‘Helicopter Shot’ is one of the most talked-about cricket shots in the present era. Mahendra Singh Dhoni is known for his trademark shot ‘The Helicopter’. Whenever he plays this shot, the ball is certain to travel a long way over the fence. The manner in which he generates the bat speed against the pace of the ball is what makes him one of the powerful hitters.
We have also witnessed Hardik Pandya playing this shot a couple of times in international cricket. Baroda cricketer Vishnu Solanki stunned the cricket fraternity once again by playing a helicopter shot during the SMAT final against Tamil Nadu. The batsman proved that the helicopter shot which he hit during the match against Haryana was ‘no fluke’.
With Baroda needing 15 to win off the last three balls, Solanki hammered 6, 4, 6 to pull off a miraculous win. During the SMAT final between Tamil Nadu and Baroda, it was Solanki who turned up to steer his team to 120. While Baroda were stuttering at 36 for the loss of 6 wickets, Solanki played a crucial knock again and helped the team add runs in crunch situations.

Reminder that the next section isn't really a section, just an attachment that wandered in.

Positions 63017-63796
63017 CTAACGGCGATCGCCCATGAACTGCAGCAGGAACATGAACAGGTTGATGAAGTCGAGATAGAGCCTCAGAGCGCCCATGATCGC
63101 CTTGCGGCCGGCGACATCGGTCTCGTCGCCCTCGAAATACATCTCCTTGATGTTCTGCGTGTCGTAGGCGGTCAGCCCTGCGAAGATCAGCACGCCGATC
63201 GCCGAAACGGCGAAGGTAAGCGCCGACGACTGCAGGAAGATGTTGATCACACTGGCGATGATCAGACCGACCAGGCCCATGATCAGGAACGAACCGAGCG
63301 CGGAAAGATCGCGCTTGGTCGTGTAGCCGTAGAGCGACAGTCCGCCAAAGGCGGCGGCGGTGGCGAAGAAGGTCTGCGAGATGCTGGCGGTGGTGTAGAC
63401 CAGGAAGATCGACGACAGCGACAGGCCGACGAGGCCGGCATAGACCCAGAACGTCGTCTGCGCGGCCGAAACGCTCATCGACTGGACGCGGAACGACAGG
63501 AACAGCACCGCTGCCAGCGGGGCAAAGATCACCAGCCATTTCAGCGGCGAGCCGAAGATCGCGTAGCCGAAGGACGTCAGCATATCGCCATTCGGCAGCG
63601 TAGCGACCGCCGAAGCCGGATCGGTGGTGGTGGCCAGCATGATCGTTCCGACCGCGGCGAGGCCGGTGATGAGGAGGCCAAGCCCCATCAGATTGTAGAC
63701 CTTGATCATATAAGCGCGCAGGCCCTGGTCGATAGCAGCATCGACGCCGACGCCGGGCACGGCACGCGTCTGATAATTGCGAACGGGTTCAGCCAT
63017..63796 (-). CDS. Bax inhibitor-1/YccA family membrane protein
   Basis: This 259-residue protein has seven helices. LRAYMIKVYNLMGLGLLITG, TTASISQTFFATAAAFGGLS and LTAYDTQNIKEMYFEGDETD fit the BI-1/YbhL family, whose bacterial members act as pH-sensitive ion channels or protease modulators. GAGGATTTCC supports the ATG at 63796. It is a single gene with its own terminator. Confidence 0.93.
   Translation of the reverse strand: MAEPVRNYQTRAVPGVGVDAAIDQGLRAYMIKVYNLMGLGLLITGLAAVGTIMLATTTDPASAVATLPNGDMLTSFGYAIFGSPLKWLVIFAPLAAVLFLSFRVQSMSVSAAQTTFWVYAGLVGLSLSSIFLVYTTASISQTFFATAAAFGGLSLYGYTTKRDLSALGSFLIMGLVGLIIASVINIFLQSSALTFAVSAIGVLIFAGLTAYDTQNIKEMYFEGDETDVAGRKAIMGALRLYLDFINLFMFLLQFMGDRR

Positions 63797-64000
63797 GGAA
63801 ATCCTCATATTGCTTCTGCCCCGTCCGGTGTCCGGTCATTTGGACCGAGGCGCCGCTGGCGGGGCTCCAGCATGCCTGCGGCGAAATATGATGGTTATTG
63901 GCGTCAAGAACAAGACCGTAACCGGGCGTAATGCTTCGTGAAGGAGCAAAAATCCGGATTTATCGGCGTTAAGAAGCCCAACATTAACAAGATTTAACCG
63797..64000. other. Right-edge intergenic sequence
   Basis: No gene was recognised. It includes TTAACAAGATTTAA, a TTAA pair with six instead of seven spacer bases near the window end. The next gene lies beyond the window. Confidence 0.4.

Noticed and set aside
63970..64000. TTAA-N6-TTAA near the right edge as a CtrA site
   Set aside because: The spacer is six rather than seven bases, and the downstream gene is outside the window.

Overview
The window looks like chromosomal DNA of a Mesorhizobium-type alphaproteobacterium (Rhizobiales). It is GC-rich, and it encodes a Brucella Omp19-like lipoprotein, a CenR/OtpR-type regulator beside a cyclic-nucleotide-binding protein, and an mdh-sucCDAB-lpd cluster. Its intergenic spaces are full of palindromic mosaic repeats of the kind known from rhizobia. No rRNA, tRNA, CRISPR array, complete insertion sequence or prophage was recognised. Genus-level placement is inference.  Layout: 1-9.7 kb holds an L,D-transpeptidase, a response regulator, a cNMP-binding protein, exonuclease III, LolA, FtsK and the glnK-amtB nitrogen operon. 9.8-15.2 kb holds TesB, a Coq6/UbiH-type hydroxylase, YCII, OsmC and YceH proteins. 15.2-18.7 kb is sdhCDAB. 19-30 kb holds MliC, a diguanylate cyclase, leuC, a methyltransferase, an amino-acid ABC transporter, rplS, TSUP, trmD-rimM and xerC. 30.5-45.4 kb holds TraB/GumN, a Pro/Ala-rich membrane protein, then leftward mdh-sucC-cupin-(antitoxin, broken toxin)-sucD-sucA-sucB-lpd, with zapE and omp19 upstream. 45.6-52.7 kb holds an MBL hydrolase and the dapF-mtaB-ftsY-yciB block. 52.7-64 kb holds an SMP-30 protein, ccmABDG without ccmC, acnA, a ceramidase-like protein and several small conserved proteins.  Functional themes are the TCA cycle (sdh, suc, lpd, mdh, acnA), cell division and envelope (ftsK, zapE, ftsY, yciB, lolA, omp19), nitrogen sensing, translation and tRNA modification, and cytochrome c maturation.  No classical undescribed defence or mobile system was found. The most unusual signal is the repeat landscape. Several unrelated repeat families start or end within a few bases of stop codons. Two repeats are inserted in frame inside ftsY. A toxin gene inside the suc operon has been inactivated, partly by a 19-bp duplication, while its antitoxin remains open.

Vishnu Solanki hits two helicopter shots in SMAT
Even BCCI domestic cricket handle was impressed with the shot. The social media account posted a video along with a caption. “One batsman, two helicopter shots! 👍👍Vishnu Solanki creamed two sixes off helicopter shots, one in the #QF3 against Haryana and one in the #Final against Tamil Nadu.”
It all happened during the 19th over of the innings, as Baroda were trying to add as many runs as possible. When Sonu Yadav was brought into the attack, Solanki played a helicopter that sailed over the ropes. The pacer delivered a fullish ball and it was right in the slot. Meanwhile, Solanki made use of the ball to good effect by launching the ball over the rope towards the mid-wicket region.
He ended up scoring 49 off 55 balls including 1 four and 2 sixes. However, his knock went in vain as Tamil Nadu chased down the target with 2 overs to spare. Tamil Nadu won by 7 wickets and clinched the Syed Mushtaq Ali Trophy 2021.